According to Rampersand Fund’s Vanessa Hutchinson, the process of raising money as a startup founder “sucks”.
“As a founder, any time spent in VC boardrooms giving the same presentation for the umpteenth time is time away from running your business,” the investment associate wrote in a recent Medium post.
“Hopefully you’re gaining valuable advice and connections in those meetings, but in general, the less time spent on fundraising the better.”
That’s why the early stage $50 million Aussie startup fund is sharing some of its best tips for what startup founders should include in their pitch decks, in the hope of helping some founders “cut through the BS” and get some advice from the thousands of pitches the fund has reviewed.
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The team has released what they call a “hassle-free pitch deck” for any company to download and use, breaking down the deck into five key areas that startup founders should cover when courting potential investors.
These five areas include:
1. The problem your startup is solving, including the main pain point it addresses and the size of the problem to give investors some idea around a potential market size;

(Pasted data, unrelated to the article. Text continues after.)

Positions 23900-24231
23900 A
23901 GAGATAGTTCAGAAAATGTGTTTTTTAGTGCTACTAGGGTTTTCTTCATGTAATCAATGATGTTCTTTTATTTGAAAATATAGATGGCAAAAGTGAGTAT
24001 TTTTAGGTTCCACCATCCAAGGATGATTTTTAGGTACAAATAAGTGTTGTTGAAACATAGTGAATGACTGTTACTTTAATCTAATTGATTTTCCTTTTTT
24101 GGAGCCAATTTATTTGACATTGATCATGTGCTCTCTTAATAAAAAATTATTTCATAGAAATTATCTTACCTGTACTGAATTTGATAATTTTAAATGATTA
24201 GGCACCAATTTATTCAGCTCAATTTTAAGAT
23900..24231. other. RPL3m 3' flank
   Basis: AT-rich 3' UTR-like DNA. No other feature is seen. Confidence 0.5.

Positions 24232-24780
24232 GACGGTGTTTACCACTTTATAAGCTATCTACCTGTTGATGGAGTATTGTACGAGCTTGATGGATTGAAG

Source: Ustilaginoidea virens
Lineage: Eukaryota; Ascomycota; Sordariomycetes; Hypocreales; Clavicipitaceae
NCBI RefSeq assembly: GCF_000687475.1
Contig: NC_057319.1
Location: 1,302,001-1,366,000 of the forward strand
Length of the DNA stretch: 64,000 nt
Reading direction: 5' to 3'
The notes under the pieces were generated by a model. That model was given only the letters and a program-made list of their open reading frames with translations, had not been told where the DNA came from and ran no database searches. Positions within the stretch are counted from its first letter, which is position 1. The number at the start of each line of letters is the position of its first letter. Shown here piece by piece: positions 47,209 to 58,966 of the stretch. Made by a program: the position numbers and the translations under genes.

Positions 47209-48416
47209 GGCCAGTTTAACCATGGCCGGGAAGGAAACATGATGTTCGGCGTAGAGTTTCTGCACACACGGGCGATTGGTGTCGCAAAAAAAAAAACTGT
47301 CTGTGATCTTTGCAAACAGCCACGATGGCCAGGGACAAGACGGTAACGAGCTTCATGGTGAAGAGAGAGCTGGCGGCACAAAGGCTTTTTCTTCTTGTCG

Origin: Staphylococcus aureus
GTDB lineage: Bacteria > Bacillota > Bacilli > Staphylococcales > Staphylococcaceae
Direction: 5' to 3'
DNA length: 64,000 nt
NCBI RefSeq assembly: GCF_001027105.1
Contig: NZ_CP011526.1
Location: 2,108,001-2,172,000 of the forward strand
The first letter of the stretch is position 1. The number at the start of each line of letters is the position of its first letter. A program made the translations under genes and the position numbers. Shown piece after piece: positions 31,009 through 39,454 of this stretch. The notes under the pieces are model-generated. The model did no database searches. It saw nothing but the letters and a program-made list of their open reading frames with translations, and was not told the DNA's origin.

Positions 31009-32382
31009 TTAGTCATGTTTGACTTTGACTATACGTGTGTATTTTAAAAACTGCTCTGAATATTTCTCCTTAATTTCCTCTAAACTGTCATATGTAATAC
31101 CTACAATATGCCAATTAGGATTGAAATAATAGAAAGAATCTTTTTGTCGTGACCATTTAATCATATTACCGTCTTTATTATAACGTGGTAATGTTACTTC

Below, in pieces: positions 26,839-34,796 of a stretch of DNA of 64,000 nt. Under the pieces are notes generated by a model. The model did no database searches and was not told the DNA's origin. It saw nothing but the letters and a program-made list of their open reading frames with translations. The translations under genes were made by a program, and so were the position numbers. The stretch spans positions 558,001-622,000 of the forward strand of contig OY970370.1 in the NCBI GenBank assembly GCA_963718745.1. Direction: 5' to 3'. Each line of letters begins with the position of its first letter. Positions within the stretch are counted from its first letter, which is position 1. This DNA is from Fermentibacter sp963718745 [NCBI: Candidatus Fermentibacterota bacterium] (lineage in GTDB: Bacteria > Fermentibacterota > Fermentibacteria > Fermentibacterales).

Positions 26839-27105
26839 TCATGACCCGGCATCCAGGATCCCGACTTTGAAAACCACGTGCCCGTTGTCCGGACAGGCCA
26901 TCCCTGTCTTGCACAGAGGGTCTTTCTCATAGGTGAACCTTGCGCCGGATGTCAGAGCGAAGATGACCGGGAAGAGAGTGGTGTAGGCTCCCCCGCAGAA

2. The solution your startup is providing and why it’s unique, along with an overview of current competitors and why you solve the problem better than they do;
3. Who’s on your team and what do they bring to the table? (“Don’t be afraid to highlight the weird and wonderful quirks,” says Hutchinson.);
4. What your startup has achieved so far, especially in terms of juicy growth metrics, financials, and costs; and
5. Finally, the future outlook for your company. The big dreams and milestones and how you’re going to achieve them.
“Your understanding of the problem is deep and your solution is carefully tailored. Your expertise and passion is the engine of your startup, so don’t hold back!,” Hutchinson says.
“Any investors you bring on board your journey should be in this for the long haul so remember that the pitch is only the beginning of the conversation.
Hutchinson says the template should be used as a guide and is in no way prescriptive, and warns startup founders shouldn’t let themselves become too much of a perfectionist.
“Nothing’s ever perfect, don’t let perfection stand in the way of progress,” she says.